Berfrois

The Attic and the World

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attic
Photograph by Surajram Kumaravel

by Aalooran Rahman Bora

A few months back, my poem was selected as a finalist for the Berfrois Poetry Prize. One of the co-finalists was Jessica Sequeira, a poet from Argentina. She is an American who had moved to Argentina, seeking something unknown to her and was falling in love with the language among other things. (Did it remind me of a Graham Greene novel?)

She was traveling through Bengaluru, the city where I live, on her journey home. When she emailed me about a meeting, I had to ponder for sometime before deciding to meet her.

It has been a long time since I had met someone. I had retired into a self-imposed solitary confinement over a year ago when I quit my job to work on my novel. My interactions were limited to working just enough to pay the bills and to occasional social media. I had so come to love my solitary cell that it was a breach to even think of going out. I felt unease about how I was going to return to the routine of seclusion. And not to mention, the passing thought that in the meantime I had forgotten my social manners of interaction, of polite conversation.

On my way to meet her, the city was pretty much still the same. It looked the same to me. The same IT mobs out for their 11 o’ clock morning tea (I was one of them sometime back), the same government buses, the same traffic, the same younger crowd at the mall entrances. It was still the same city. The world has not changed while I was away. Only I had. I was no longer a part of this. My world has shrunk; but what a magnified world it is for me.

When we met, we talked. It started off easily, talking about books, about writers. About Marquez and Rushdie. All the other usual names. She talked about the exciting new authors, published from the smaller independent presses in Buenos Aires, making me realize with a pang that it is a certainty that I won’t be reading most of these books.

We meandered into our writing in general, broad terms. I don’t like to talk away my writing. She too didn’t elaborate about hers. In passing, she mentioned her affinity with longform non-fiction pieces. But she talked about the exciting little magazines over there, and those informal poet meets. We talked about the excitement of languages, pushing its limits, finding newer depths or heights.

Talking about books, about the prices of books, about the availability or not of foreign books, made it natural that we visit a couple of my favourite book places in the city.

The first one was this attractive showroom-part of a bigger retail chain, quite well stocked with Indian and foreign authors. Here, we roamed round, picking the new Indian authors I am fond of. Then, we trudged, heavy under the book packets, to my favourite small bookstore, kind of out of the way but where I was seldom disappointed. And we weren’t disappointed that afternoon too.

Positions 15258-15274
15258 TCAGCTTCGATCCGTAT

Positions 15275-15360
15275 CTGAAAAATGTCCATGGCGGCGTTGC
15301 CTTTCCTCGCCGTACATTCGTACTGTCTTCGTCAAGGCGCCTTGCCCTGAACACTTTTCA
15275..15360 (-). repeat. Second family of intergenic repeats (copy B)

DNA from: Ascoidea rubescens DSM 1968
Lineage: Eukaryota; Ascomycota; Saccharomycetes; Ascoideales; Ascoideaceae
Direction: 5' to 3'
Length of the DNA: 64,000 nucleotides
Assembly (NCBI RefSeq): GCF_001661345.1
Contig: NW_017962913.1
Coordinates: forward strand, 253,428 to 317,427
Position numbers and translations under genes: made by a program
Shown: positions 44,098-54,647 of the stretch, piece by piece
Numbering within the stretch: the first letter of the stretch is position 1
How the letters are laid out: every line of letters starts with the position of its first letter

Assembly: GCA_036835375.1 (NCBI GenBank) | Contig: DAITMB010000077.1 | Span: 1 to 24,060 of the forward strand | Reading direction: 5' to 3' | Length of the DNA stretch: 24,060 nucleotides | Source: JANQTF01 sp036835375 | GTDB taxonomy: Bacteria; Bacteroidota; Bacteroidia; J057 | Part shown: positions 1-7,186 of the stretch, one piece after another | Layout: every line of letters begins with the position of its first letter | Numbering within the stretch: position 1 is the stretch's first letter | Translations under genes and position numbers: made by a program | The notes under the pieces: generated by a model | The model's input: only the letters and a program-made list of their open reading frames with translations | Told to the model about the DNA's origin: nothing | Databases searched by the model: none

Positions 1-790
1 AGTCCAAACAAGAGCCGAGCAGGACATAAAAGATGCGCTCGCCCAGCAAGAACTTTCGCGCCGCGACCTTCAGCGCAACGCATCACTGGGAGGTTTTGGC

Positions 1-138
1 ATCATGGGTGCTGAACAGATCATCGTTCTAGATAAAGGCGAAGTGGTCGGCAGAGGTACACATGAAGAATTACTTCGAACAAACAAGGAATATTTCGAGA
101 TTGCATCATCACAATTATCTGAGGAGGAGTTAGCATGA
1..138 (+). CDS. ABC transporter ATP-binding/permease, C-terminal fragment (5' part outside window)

Those few lovely hours – of talking books, selecting books, buying books – consisted our brief encounter.

I left her, holding her thick unholdable bags of books, wishing the rest of her stay was pleasant.

I don’t have ambitions or desires.
Being a poet isn’t my ambition,
It’s my way of being alone.
— Fernando Pessoa

Somewhere when I started thinking of writing as my life, these lines became my mantra, the refrain of my life. I could not remember when or where I read these lines for the first time. They just appeared in my life at one particular moment and just stayed with me, travelling along side me. Though I have a distinct impression that it was months, if not years, after I had accepted, embraced, absorbed these lines that I actually read The Keeper of Herds, whose first poem carries those lines.

Over time, some things have changed. Though writing still is a solitary preoccupation, now I have few people, who come in and brings in a little light, a little understanding into my attic. They are there, when my writing is not going great or when I add another rejection email. They are there: it’s a strange sense of comfort and encouragement to continue the next day. I am not as lonely as I used to be when I started off. And meeting Ms Sequeira was another brief moment of companionship in a lonely writing existence.

Cover image ‘Yellow Pages’ by Nishanth Jois


About the Author:

Aalooran Rahman Bora is from the Indian state of Assam. He is employed as a freelance Instructional Designer while he works on his first novel and a string of short stories. He was a finalist for the 2015 Berfrois Poetry Prize.

  • Lovely! I’ve met a couple of so called poets n authors but didn’t feel like these. Maybe because Indian authors have stopped treading the path of reading.
    I would love to meet such a poet someday. These experiences make us realise that life isn’t that bad either. 🙂